number of growers will be needed

124
Biopharm Proponents Claims Inflated/Unrealistic
  • Rural communities are unlikely to be major
    beneficiaries unless
  • The local pharma crop brings in substantial
    research contracts for universities and private
    research firms
  • Pharmaceutical processing companies locate in the
    area

125
Biopharming in HIFirst Federal District Court
Ruling (8/06)
  • USDA violated the Endangered Species Act and the
    National Environmental Policy Act in granting
    pharma crop permits in HI
  • Failure to protect HIs 329 endangered and
    threatened species
  • Failure to conduct even preliminary
    investigations prior to its approval of the
    plantings
  • Appeals expected

126
Genetic Modification of Trees
  • Purposes
  • Faster growing, stronger wood, greater wood and
    paper yields
  • Hardier trees requiring less chemical bug and
    weed killers
  • Yet Roundup-Ready poplar first GM-tree, and
    Bt-poplars among first trees marketed

127
Genetic Modification of Trees
  • Purposes
  • Disease-resistance
  • Cold-tolerance
  • Decrease amount of toxic chemicals needed to
    process trees into paper
  • Change color when exposed to bioterrorism agents

128
Genetic Modification of Trees
  • Purposes
  • Mercury-splicing bacteria for soil cleanup
  • Removes Hg2 ions from contaminated soil and
    converts it into volatile elemental mercury,
    which is released into the atmosphere, is
    converted by phytoplankton to organic mercury, is
    dispersed widely, and then works its way up the
    food chain
  • Danbury, CT field trials (hat making industry
    the Danbury shakes)
  • Supported by EPA

129
Genetic Modification of Trees
  • 230 experiments thus far involving at least 16
    countries and 24 species, more than half since
    2002
  • Sites kept secret
  • One Canada plot of Bt spruce and poplars planted
    outside Quebec City, 2006
  • Trees sterile
  • Hawaiian papaya trees (genetically-modified to
    resist ring spot virus) devastated 22 million
    papaya economy, as Canada and Japan refused to
    purchase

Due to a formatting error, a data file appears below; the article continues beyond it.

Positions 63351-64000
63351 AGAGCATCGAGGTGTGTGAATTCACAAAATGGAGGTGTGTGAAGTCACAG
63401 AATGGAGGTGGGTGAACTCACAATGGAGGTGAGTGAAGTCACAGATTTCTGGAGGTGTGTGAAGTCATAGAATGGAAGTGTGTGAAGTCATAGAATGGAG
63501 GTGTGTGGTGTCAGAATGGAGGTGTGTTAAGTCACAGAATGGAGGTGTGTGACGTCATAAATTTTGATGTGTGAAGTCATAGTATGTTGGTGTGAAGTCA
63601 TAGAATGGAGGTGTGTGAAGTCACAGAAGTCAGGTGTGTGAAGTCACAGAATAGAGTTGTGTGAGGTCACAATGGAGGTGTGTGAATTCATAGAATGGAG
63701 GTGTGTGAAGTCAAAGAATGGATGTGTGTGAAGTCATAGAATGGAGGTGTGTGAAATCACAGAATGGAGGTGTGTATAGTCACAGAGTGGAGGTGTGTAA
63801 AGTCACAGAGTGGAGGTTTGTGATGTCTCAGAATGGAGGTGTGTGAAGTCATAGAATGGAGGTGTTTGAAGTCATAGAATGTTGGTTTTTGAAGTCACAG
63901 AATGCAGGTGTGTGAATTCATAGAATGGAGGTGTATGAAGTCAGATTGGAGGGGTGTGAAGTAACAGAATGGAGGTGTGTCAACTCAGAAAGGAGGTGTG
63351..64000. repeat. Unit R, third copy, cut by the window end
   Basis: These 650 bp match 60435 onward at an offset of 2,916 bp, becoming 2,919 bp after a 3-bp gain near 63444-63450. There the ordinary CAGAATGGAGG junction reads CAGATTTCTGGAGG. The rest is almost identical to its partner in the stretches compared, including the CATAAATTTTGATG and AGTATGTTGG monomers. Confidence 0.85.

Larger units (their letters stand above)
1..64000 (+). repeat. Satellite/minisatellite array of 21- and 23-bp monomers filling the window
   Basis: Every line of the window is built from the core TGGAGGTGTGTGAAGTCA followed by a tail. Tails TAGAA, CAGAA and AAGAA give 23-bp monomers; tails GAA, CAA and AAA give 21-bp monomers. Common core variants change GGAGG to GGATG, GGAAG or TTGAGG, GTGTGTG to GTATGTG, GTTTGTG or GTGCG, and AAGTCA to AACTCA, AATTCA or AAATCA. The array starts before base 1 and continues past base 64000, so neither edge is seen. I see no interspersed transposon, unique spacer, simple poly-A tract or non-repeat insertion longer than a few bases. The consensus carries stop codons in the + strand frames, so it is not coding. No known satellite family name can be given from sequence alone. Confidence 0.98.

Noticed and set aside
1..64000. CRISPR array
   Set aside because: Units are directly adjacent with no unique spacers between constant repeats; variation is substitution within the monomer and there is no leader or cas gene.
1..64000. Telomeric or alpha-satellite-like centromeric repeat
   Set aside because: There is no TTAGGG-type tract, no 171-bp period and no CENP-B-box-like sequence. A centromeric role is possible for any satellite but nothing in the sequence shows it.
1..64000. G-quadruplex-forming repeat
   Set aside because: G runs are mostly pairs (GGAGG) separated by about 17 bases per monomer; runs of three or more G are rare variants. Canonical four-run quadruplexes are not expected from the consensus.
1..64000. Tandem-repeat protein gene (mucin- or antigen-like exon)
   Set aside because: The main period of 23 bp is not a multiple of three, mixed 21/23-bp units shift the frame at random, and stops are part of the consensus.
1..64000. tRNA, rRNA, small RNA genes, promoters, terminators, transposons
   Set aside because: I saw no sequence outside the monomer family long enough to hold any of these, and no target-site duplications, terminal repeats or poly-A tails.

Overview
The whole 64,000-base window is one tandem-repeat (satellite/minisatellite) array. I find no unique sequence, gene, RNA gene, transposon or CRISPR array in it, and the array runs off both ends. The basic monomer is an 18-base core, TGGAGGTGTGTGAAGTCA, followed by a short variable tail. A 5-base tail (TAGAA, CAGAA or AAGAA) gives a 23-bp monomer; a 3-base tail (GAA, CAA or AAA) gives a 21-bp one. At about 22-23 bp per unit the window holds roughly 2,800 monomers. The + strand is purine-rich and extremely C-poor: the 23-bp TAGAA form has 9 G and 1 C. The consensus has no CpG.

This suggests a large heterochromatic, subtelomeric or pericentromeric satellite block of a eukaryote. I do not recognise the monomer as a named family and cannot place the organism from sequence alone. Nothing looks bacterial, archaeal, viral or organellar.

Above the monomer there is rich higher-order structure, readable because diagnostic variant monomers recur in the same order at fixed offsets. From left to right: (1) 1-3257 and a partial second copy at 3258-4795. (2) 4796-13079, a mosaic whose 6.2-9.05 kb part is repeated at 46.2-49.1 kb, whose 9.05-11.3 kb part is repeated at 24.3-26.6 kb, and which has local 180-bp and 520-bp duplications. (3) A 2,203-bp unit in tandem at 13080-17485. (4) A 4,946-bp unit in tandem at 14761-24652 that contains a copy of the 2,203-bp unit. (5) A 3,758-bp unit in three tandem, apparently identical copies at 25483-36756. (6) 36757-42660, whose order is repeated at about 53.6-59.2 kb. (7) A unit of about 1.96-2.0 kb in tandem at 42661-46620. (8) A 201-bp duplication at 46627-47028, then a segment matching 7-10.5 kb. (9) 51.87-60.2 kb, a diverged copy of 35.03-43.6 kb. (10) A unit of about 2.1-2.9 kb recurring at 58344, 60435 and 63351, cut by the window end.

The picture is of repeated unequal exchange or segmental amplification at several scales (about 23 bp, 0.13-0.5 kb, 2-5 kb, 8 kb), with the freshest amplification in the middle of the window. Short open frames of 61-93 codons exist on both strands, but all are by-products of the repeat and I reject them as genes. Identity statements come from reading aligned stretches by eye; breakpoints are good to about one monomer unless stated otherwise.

130
Genetic Modification of Trees
  • Risks same as for GE crops
  • UN Convention on Biological Diversity has called
    for moratorium (3/06)

131
Genetic Modification of Vertebrates
  • WA, OR and MD banned GE salmon, which can escape
    their farms and interbreed with wild stocks,
    possibly hastening the extinction of wild salmon
  • 15 of farmed fish escape their pens

132
Biopharming of Vertebrates
  • Oncomouse GM to predispose it to cancer (used
    in research)
  • Mousepox virus GM to produce IL-4
    (immunocontraceptive) inadvertently killed 3/5 of
    infected mice, even those genetically resistant
    to mousepox

133
Biopharming of Vertebrates
  • Transgenic sheep produce alpha-1-antitrypsin
  • Enviropig GM to digest phytates, decrease
    phosphate in excrement
  • Pigs modified with roundworm gene to make their
    own (heart healthy) omega-3 fatty acids

134
Biopharming of Vertebrates
  • Pigs modified to produce proteins in their semen
  • Cows genetically-modified so that udders produce
    lysostaphin, which promotes resistance to Staph
    aureus (the major cause of mastitis)

135
Biopharming of Vertebrates
  • Hens engineered to produce miR24 (experimental
    melanoma drug) and human interferon-beta-1a
    (multiple sclerosis treatment) and to pass on
    these genes to the next generation
  • Rats GM to secrete malaria vaccine in their milk

136
Biopharming and Genetic Modification of
Vertebrates
  • Goats GM to make anti-nerve gas agent
  • EU recently declined to approve antithrombin made
    in goats